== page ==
Are we entering an age of authoritarianism in American politics? Are sentiments of white nationalism – that seemed to always be on the fringe – now ever-popular and creating an opening for fascism to gain a foothold?
Having never lived under a fascist, authoritarian government before I can’t be sure of the signs. But we can learn from our global allies.
Strategic Dialogue with Global Leaders
I recently had the privilege of attending a listening session at Capitol Hill sponsored by a global conference I was attending by an organization that supports and promotes international exchange programs. The NGO I work for contracts with the government to implement such programs for youth, mid-career professionals and emerging leaders around the world.
Diplomacy is an important component to our nation’s safety. One-third of all current world leaders are alumni if USG exchange programs. Throughout history over 500 world leaders have been alumni. These diplomatic programs are incredibly important to America’s place on the global stage and to increasing understanding between global cultures and everyday citizens.
They represent a minuscule fraction of our national budget, yet may now be under threat from the new administration.
A Bridge is Built from Both Sides
One of the things we tend to forget about these exchange programs is that the learning goes both ways. As we showcase what makes America great (not again, but always), we can learn from the lessons and experiences these visitors have lived in their own countries.
During one of the panels, I asked the Hungarian Ambassador to the U.S., Réka Szemerkényi, if she thought Hungary’s role in relations with Western governments would change as we’ve seen more of a rise of authoritarian leaders in the U.S., Britain, France, etc.
A Bit of Background
You see, I lived in Hungary a few years ago in a mid-sized city that sat at the edge of the Austro-Hungarian border. At the turn of the 20th century the citizens were given the choice of becoming a part of Austria or to join Hungary. They chose Hungary, and that choice would have significant consequences at the close of WWII.
In essence, the population of Sopron lived with freedom in sight for the decades that they were locked behind the Iron Curtain.
My time in Sopron took place a little less than two decades after the curtain fell. It was easy to notice the effects this historic tension had on generations of citizens. In the words of my American colleague, “Hungarians are tough to crack.” They were not quick to trust you or open up to you. They also had a voracious appetite for learning and understanding different perspectives and worldviews.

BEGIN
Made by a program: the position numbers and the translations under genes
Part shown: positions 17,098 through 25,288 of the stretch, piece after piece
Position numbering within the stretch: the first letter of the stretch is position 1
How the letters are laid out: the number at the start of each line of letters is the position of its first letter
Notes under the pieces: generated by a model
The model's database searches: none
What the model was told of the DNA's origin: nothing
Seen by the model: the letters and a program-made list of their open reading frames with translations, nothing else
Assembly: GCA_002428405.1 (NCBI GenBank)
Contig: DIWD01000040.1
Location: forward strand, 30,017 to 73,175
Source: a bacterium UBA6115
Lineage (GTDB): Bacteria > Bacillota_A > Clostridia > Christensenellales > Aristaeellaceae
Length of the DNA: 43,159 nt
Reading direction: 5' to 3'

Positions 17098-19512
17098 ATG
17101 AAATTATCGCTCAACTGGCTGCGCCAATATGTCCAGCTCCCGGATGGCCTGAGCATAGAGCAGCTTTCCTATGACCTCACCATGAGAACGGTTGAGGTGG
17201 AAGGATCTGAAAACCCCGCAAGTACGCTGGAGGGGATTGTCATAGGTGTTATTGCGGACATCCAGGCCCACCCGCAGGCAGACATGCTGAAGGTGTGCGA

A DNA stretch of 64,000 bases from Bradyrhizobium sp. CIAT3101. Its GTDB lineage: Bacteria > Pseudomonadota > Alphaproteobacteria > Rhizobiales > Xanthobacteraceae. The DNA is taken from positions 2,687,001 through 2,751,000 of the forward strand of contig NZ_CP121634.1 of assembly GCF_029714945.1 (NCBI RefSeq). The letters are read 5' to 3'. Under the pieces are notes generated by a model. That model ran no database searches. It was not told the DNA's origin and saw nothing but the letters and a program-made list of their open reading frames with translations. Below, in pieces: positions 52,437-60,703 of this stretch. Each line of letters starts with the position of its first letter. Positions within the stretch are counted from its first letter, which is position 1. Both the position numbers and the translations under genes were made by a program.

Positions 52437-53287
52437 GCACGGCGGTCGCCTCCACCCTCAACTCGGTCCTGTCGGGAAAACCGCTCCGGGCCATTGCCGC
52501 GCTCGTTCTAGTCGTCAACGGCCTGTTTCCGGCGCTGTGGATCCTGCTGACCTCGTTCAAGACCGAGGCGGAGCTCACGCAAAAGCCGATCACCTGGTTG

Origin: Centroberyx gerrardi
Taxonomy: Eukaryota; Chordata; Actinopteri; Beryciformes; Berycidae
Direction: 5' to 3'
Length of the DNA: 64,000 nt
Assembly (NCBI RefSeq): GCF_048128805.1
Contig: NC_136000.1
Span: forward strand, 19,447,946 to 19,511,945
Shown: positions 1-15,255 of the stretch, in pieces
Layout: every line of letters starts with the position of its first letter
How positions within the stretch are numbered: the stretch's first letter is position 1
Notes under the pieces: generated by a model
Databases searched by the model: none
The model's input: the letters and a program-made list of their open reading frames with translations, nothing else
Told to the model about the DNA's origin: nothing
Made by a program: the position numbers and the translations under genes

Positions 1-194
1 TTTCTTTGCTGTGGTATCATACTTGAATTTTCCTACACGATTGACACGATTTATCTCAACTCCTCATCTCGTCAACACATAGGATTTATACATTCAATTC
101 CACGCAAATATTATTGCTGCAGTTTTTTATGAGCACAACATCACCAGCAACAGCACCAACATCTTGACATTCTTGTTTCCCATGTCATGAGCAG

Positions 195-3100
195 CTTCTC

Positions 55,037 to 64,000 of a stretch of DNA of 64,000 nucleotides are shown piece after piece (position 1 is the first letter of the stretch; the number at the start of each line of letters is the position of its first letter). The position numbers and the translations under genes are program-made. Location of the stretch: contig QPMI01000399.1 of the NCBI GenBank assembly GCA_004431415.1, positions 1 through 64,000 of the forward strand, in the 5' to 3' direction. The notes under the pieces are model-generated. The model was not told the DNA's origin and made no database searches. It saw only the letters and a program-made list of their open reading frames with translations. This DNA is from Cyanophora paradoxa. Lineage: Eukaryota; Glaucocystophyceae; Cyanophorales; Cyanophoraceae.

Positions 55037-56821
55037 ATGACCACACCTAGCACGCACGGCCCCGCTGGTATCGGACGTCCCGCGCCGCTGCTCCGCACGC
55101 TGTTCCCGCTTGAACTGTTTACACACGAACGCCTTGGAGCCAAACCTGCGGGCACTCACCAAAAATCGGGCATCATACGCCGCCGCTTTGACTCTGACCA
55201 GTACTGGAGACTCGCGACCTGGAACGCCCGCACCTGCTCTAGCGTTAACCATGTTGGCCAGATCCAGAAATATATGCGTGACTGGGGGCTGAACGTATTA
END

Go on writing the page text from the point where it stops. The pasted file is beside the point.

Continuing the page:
What I found especially unique – from my purely American upbringing – was their celebration of an attempted revolution against the U.S.S.R. that Hungary led in 1956.
I happened to be in Budapest that weekend in October and the entire country shut down. There was a distinct somberness to the festivities, if you can call them that, and I asked my Hungarian colleague why they were celebrating if the uprising was ultimately a failure.
“Because we tried,” she said.
I was taken aback. As an American it was a surprising idea – celebrating a failure. It’d be like if we continued to hold extensive celebratory 4th of July parties but the revolution had never happened and we were still British colony.
So, What the Hell Am I Trying to Say?
So, why my question? Why this memory?
I already knew the answer when I asked Ambassador Szemerkényi what Hungary can bring to the table by taking a more leading, outspoken role in foreign relations. But I wanted everyone else in the audience – representing the international exchange industry around the country and from all walks of political life – to hear it and realize it too.
Because the answer is that nations and citizens have dealt with this political climate before, sometimes to disastrous consequences. And we can learn a lot about the warning signs of when nationalism and isolationism go too far. We can learn that democracy is fragile.
And maybe, by learning from our peers in Central and Eastern Europe, we can again appreciate the freedoms we have and learn to fight for them. Because Ambassador Szemerkényi’s answer was complex, but it really boils down to the fact that we here in the U.S. have been spoiled. We don’t have a collective memory of anything other than democratic freedom. Sure, it’s been a rocky road (to put it very, very mildly), but we’ve always been free in ways other nations have not. And that’s a privilege. And I think that’s what set Hungarians apart to me…that they have joy – not arrogance – in their freedom. They appreciate it and understand how fragile it is.
We could do well to learn from them. And if the pessimists and Chicken Littles are correct and it all goes to hell, well, we can also learn from the Hungarians of 1956. Because they tried.